Tag Archive for: produce

Keeping Produce Fresher Longer

Keeping fresh produce “fresh” can be tricky. In recent months, I have backed off on how many times I grocery shop each month. Keeping fresh produce around for longer than a week can be challenging, but I have started using some of these strategies to keep produce looking and tasting great for weeks!

Storing Produce Properly

Let’s start with how to store your produce! Avoid storing produce at the top of the refrigerator where it is more likely to freeze. Instead, keep fresh produce in the center of the refrigerator to prevent freezing or thawing. Let’s dive into storing techniques for common grocery buys: 

  • Asparagus: Place in a glass of water (like flowers) and refrigerate until ready to use.
  • Carrots: Store in a covered container of water in the refrigerator to keep firm until ready to use. Replace the water every 2 to 3 days.
  • Celery: Wrap in aluminum foil to maintain freshness and crunch and keep in the refrigerator for up to 2 to 4 weeks.
  • Cucumbers: Store on the countertop at room temperature out of direct sunlight.
  • Lettuce/herbs: Place a dry paper towel around to soak up excess moisture that can cause mushiness, molding, or browning. Change towels every 2 to 3 days. 
  • Mushrooms: Keep in a brown paper bag in the refrigerator to prevent excess moisture causing mushiness, molding, or browning.
  • Tomatoes: Store on the countertop at room temperature out of direct sunlight.
  • Winter squash/pumpkin/onions/potatoes: keep in a dry, cool space like the pantry or garage. Ensure these foods are not overcrowded and have adequate air circulation to prevent breakdown.


Washing Produce

It is recommended to wait and wash produce prior to using it to prevent excess moisture during the storing process. Berries are a bit different. Try soaking them in a vinegar solution (3 parts water to 1 part vinegar) for 5 to 10 minutes. Fight the urge to rinse the vinegar off. The vinegar helps fight off molding. Don’t worry, you won’t taste the vinegar on your sweet berries. Let berries dry completely. Then, return to a breathable container prior to storing in the refrigerator.


Isolation to Prevent Ripening

Some fruits and vegetables like apples, bananas, pears, and potatoes produce a gas called ethylene. When this gas is released it can cause any produce near it to ripen faster. Prevent this by storing these foods separately in the refrigerator or on the countertop. Alternatively, you can even place these items near avocados if you are impatient like me and ready to devour the avocados before they’re ripened!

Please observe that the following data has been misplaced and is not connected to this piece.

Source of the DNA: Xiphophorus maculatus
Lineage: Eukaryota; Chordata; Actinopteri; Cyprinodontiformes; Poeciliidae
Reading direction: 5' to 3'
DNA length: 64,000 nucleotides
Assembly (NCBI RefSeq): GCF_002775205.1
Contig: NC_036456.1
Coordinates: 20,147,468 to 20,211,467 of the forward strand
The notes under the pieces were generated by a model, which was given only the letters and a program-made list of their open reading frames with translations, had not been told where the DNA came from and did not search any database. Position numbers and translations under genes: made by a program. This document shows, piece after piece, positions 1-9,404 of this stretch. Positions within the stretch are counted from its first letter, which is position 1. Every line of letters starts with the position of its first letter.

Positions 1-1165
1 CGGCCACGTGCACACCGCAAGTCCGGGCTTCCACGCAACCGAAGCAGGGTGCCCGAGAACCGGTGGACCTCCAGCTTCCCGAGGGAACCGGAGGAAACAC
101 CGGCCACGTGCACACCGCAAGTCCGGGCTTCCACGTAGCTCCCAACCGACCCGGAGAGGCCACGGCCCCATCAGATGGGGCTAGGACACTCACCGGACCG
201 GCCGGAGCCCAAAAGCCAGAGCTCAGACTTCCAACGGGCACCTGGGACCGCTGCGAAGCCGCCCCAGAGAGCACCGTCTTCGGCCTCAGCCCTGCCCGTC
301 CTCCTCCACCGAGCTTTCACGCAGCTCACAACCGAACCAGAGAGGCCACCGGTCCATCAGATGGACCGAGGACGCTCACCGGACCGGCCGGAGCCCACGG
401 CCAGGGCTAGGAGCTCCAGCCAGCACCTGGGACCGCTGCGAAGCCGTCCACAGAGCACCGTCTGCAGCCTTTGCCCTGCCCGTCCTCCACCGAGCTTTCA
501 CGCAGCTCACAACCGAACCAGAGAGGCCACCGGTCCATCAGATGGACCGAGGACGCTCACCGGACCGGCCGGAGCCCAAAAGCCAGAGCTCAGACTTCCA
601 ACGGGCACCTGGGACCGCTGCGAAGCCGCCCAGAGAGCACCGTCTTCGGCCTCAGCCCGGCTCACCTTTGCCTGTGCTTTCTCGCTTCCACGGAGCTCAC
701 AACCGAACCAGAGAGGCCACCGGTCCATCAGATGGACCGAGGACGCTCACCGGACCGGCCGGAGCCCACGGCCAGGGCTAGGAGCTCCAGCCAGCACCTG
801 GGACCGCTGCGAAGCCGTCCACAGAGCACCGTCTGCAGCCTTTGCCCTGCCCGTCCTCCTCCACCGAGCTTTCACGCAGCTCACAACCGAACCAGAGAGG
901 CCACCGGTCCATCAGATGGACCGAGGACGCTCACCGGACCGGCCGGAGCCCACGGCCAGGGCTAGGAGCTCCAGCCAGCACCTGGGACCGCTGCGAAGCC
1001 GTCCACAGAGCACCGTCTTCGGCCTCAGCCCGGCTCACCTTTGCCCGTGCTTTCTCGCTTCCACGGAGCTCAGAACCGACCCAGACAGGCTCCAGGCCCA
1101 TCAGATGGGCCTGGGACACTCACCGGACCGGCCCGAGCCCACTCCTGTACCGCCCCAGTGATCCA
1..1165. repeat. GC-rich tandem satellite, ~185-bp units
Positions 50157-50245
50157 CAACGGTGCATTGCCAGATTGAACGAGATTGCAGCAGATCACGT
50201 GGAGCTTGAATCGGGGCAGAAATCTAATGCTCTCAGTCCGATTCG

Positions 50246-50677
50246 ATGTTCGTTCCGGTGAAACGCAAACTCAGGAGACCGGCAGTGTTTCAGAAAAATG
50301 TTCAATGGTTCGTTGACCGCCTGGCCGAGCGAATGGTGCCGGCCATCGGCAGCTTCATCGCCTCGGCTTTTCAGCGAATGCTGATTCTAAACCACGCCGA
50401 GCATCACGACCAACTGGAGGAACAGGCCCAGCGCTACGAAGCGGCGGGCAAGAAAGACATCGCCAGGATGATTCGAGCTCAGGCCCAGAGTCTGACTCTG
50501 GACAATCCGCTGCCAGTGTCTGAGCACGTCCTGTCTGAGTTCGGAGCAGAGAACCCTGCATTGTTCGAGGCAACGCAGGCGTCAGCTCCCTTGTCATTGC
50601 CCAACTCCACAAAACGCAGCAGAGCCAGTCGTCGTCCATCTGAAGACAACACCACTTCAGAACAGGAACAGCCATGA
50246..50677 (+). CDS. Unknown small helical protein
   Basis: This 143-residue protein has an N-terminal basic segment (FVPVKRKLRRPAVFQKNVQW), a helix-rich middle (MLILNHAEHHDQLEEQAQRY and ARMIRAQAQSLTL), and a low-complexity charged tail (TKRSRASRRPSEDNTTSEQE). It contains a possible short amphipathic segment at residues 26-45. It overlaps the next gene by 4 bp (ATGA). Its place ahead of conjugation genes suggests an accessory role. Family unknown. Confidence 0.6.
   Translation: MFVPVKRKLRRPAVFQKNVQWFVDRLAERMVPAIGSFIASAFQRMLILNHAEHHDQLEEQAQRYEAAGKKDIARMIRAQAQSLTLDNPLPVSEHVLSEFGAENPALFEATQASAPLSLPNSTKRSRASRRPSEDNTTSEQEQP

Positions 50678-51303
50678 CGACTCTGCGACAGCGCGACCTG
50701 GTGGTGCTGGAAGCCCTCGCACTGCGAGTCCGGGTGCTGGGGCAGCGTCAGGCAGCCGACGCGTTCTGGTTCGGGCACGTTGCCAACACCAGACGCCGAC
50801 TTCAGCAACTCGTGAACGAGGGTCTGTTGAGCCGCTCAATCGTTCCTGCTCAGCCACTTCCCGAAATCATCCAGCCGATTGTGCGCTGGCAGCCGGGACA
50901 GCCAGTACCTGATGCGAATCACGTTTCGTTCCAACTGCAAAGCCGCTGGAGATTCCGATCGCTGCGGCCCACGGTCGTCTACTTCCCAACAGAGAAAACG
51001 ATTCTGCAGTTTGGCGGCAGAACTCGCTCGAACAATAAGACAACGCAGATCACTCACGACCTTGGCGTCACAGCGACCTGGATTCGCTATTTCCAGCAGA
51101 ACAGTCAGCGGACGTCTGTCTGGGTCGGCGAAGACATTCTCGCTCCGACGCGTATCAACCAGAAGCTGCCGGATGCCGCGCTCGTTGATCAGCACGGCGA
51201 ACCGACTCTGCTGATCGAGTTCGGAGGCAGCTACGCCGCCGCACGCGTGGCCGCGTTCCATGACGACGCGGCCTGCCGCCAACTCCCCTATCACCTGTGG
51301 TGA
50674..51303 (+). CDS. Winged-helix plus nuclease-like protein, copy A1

Slow Down The Ripening Process

The cold environment of the refrigerator or freezer can allow you to store produce for much longer. Always allow fresh produce like pears, avocados, melons, bananas, peaches to ripen at room temperature first. When at ideal ripeness, transition the produce to the refrigerator until ready to use. Before any produce goes bad, use the freezer to keep it “fresh” until ready to use. Most vegetables need to be blanched before storing in the freezer. Blanching helps halt enzyme activity that impacts flavor and texture; it also helps to clean the produce prior to storing. Put herbs in ice cube molds with olive oil. Chop up green onions and place in a plastic bottle for easy dispensing. Place all produce in an airtight container and use within 6 months.


I hope these strategies are as helpful for you as they have been for my family! LN

Are There Really Benefits In Eating Foods That Are In Season?

We’ve all seen and heard it, “Eat what’s in season.” There must be reasons for this advice, and what is included in the statement. Is it enough to eat organic, or “grown locally”? Let’s explore the terms.

“In season” means what’s being grown at the current time, usually thought to be in your local area. It may not necessarily mean organic, but it would be easy to investigate what methods a farmer/producer uses to grow their crops if it is grown locally. Reasons for eating locally, are: freshness and higher nutritional content; taste; cost; lower energy consumption , (including a lower carbon footprint); and constant variety.

Two local restaurants which subscribe to this view are Packards and Ludivine. This trend is called “farm to table” and is really catching on throughout the U.S.

So, what’s in season, looking at each season?

  • Spring: Swiss chard, spinach, Romaine lettuce,
    parsley and basil. Think greens!
  • Summer: strawberries, apple, pear, and plums and peaches as fruits, and vegetables such as summer squash, broccoli, cauliflower, tomatoes, peppers and corn; spices grown in this season, include mint, cilantro and oregano
  • Fall: carrot, sweet potato, onions, and garlic
  • Winter: think again of the root vegetables, such as potatoes, carrots and sweet potatoes, which will still be available; and then our neighbors to the south, who bring citrus fruits, sometimes to our very doors! If our winters are mild, and you have a garden, growing herbs and greens can be done into December and beyond, in a protected spot.

There may be health benefits we can’t even imagine from eating this ordered way, that is after all, planned by Nature. Think of the Vitamin C available in those citrus fruits and even potatoes in the dead of winter. Hopefully this will at least have you looking at what’s on sale and why at your next grocery store trip. -KM